Eastland noted that key House and Senate members have been working closely with both their colleagues and the Administration as well as with the agricultural community to help protect agriculture's budget in Congress. He said the NCC also will continue to work with Congress and the Administration as the annual budget process continues.

House Approves Estate Tax Repeal

The House of Representatives passed a repeal of the estate tax by a vote of 272-162. That marked the 4th time since enactment of the ’01 tax cut that House GOP leaders have won passage of permanent estate tax repeal legislation.

The ’01 law began a gradual phase-out of the estate tax, which is levied on inheritances, culminating in a full repeal in ’10. However, the repeal only will last for 1 year because tax writers included a “sunset” provision to limit the cost of the estate tax break.

It is not known what the Senate will do regarding the estate tax but it is expected that if the Senate brought up the bill it would face significant opposition.

Some estate tax repeal supporters are looking to compromise in order to improve the current situation and significantly ease the tax burden. One compromise being discussed would 1) leave the estate tax in place but increase the exemption to $10 million, meaning that the vast majority of small businesses would be able to avoid the tax, and 2) reduce the tax rate to 15%.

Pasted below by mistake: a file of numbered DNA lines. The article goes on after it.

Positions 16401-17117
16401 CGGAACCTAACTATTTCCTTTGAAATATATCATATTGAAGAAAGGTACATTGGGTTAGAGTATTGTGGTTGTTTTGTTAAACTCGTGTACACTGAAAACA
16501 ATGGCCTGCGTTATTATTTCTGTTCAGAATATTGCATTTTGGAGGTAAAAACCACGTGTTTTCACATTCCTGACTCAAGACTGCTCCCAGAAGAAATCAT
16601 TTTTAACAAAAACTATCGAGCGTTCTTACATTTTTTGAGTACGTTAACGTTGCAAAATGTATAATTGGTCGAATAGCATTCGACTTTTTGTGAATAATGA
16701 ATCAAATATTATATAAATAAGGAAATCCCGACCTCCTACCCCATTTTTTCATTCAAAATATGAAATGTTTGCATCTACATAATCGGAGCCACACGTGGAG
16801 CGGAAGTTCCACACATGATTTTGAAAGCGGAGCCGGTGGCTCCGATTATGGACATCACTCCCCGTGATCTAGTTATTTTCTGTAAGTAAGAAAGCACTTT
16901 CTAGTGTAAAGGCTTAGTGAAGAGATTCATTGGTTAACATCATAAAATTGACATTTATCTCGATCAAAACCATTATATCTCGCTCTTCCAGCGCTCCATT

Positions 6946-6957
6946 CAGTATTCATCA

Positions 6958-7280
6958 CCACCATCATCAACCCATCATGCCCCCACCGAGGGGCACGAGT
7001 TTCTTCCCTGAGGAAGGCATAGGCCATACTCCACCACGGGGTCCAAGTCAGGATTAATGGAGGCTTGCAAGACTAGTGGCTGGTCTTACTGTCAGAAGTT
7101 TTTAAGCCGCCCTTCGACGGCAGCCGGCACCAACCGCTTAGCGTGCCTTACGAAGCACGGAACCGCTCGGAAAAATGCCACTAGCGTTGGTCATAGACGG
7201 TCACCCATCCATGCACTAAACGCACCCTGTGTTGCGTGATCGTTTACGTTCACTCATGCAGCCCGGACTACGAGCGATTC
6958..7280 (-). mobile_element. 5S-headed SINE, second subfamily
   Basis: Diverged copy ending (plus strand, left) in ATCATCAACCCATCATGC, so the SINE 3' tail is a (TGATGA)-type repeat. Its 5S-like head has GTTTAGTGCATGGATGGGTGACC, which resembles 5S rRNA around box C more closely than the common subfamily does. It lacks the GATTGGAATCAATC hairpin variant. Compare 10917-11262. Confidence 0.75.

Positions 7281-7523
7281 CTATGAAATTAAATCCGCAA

Sen. Kyl (R-AZ), who is a leading supporter of eliminating the estate tax, has not discussed whether he would accept a compromise. In addition, President Bush has not yet signaled he will support anything less than a full and permanent repeal of the tax.

EPA Administrator Nomination Delayed

The Senate Environment and Public Works Committee favorably reported the nomination of Steven Johnson to serve as Administrator of EPA by vote of 17-1 after the agency canceled a program that had caused members Boxer (D-CA) and Nelson (D-FL) to announce intentions to block the nominee’s approval. However, Sen. Carper (D-DE) announced his intention to block full Senate consideration until EPA provides an analysis on the White House plan to overhaul the Clean Air Act.

The NCC joined agricultural groups in urging Senate approval of the Johnson nomination.

Johnson is a 24-year veteran who served as assistant administrator of EPA’s Office of Prevention, Pesticide and Toxic Substances, where he earned reputation for balanced, science based decisions on registrations and use of conventional crop production products and genetically enhanced varieties.